Innovation That Matters

Points-based supermarket tackles unemployment in Italy


The Portobello supermarket prices its items with points, offered to families through the Social Services of Modena to tackle unemployment and poverty in an area struck by the credit crisis.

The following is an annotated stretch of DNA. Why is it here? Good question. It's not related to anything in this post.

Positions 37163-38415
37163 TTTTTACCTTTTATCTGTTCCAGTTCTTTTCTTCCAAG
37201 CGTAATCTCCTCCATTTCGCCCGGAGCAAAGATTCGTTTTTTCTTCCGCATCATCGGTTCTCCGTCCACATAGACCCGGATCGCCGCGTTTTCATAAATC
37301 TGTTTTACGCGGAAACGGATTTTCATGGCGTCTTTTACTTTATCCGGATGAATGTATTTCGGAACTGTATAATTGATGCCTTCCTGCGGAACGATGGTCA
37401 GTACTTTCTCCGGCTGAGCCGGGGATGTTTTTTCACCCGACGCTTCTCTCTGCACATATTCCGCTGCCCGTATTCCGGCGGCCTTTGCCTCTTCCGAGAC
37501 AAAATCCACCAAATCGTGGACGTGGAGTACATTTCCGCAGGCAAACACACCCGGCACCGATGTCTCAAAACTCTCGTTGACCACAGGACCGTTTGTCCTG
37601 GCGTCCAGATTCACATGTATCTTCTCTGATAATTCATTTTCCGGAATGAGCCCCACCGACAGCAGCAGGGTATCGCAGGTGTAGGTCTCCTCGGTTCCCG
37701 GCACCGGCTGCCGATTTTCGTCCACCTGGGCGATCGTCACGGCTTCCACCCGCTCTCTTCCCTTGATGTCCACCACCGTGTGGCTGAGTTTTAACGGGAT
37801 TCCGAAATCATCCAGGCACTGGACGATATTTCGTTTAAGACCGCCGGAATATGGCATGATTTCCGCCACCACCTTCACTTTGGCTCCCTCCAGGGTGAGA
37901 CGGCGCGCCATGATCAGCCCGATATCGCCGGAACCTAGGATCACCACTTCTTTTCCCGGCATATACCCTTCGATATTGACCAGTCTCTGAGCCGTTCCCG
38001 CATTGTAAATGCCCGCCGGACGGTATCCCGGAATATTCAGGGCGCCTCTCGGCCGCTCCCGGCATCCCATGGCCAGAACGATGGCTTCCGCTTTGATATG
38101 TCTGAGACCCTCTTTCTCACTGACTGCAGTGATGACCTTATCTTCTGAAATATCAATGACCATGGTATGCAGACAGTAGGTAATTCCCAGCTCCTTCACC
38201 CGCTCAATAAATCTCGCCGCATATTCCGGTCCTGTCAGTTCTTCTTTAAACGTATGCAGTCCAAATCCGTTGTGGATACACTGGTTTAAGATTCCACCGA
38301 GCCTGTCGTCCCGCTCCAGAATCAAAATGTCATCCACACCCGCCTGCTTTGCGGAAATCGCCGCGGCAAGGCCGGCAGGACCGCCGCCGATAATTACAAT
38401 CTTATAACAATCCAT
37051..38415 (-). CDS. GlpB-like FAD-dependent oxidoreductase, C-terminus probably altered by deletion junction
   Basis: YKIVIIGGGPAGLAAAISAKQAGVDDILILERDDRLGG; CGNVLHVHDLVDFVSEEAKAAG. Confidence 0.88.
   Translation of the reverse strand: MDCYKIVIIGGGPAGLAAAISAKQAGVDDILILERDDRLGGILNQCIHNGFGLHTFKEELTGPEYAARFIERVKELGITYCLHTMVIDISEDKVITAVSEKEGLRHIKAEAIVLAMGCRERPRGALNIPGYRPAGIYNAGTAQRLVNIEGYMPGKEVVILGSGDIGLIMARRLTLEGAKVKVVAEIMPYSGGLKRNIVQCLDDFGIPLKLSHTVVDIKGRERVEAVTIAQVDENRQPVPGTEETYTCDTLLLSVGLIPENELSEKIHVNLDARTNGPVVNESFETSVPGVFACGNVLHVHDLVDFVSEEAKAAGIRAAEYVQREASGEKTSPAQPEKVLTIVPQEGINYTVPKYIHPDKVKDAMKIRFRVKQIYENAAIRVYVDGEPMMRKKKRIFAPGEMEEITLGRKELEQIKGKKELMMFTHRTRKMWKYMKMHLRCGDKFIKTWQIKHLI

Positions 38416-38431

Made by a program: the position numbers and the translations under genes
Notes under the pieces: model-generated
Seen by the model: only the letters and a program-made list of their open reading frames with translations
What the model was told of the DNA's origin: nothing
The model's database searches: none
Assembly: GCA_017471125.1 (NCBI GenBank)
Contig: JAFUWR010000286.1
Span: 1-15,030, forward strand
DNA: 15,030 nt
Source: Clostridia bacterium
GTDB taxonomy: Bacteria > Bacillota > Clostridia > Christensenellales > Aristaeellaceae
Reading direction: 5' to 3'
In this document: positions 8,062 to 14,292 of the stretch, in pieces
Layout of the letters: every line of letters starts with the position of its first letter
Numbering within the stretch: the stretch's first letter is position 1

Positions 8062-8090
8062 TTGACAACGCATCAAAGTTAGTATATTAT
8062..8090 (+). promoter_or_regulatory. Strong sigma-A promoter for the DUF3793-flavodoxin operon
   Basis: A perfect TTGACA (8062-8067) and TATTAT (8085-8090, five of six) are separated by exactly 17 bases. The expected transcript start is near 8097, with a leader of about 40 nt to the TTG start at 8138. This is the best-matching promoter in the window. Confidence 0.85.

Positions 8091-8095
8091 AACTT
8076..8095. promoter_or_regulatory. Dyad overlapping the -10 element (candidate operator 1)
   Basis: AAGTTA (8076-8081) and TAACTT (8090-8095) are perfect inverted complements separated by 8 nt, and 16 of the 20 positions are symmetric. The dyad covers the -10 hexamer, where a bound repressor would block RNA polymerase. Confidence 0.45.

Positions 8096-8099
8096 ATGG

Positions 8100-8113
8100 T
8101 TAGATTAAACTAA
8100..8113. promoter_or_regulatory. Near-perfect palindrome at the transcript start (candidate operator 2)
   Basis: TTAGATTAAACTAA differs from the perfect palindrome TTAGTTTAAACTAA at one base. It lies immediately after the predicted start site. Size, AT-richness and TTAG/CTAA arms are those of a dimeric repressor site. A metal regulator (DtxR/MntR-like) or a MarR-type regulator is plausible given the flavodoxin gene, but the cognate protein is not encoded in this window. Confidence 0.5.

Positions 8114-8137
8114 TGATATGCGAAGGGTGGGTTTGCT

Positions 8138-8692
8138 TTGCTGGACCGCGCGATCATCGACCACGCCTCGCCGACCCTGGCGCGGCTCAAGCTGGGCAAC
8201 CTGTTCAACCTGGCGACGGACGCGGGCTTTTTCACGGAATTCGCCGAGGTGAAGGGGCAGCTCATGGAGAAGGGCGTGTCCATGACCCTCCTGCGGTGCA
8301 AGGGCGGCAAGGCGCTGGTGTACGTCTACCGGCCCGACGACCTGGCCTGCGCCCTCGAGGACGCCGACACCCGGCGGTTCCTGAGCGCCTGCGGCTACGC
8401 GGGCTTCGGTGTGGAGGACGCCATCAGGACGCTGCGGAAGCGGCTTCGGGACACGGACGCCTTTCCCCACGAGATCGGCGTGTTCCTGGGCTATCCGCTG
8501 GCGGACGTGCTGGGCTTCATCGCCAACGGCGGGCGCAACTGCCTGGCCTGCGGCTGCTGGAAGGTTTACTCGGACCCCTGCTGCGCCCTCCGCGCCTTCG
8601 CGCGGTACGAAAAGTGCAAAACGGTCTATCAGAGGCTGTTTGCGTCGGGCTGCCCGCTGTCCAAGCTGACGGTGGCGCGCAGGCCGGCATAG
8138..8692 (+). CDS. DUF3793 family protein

London’s The People’s Supermarket is one example of a grocery store that offers lower prices in exchange for a few hours work each month. Now the Portobello supermarket in Italy is hoping to use the business model to tackle unemployment and poverty in an area struck by the credit crisis. Unemployment in Italy has peaked in recent months, even reaching a 20-year high of 11.7 percent in January. Such figures have a detrimental effect on local governments as the number of families relying on benefits rises. The Social Services of the City of Modena – in collaboration with the Association for Voluntary Services Modena – has launched the Portobello emporium, which is fitted out in much the same way as a typical grocery store. However, each item is assigned a value in points, rather than Euros, which are issued to local residents after means testing, according to their individual or family situation. The most needy are entitled to a greater number of points to spend. Participants in the scheme are also required – if they’re able – to volunteer at the supermarket or other projects in Modena. This way, community members can help each other and themselves to improve their quality of life by directly working for the sustenance and home goods they receive as benefit from the local government. Working Modena residents can also help out by donating money or grocery products to the scheme, or volunteering their own time. The Portobello supermarket provides a central space for unemployed and poor residents in Italy to both contribute and benefit, while local governments ensure that their welfare remunerations are used for items necessary to live, rather than squandered. As Italy isn’t the only country suffering from high unemployment rates at the moment – especially in Europe – could local authorities in your part of the world implement a similar scheme? Spotted by: Gabriella Piergianni



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